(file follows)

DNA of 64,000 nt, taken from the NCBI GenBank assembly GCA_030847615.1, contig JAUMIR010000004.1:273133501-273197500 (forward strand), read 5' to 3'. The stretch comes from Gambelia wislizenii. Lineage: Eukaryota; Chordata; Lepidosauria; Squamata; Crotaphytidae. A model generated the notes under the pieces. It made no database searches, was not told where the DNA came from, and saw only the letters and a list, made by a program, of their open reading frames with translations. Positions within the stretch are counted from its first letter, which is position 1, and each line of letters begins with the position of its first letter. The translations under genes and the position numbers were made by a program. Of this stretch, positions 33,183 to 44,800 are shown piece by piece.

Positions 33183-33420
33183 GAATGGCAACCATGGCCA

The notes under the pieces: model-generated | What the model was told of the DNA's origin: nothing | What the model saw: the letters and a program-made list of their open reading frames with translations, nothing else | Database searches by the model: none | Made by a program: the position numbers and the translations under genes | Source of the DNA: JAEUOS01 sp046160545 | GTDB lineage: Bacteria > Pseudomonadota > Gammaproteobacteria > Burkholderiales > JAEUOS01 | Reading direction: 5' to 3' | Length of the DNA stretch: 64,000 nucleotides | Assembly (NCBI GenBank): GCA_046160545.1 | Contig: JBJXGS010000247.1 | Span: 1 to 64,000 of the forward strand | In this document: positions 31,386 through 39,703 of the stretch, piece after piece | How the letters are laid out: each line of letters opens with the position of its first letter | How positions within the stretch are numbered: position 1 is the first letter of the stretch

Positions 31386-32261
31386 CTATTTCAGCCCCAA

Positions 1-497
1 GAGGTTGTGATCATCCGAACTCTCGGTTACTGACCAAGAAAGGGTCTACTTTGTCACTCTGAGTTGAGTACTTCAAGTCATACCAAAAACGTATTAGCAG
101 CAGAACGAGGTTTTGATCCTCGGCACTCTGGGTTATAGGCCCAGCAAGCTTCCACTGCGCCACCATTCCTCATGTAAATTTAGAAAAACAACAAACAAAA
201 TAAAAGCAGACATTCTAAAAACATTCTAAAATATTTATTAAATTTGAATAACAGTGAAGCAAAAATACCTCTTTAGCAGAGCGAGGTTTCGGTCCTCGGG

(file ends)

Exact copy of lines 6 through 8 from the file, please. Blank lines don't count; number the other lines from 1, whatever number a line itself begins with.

31386 CTATTTCAGCCCCAA

Positions 1-497
1 GAGGTTGTGATCATCCGAACTCTCGGTTACTGACCAAGAAAGGGTCTACTTTGTCACTCTGAGTTGAGTACTTCAAGTCATACCAAAAACGTATTAGCAG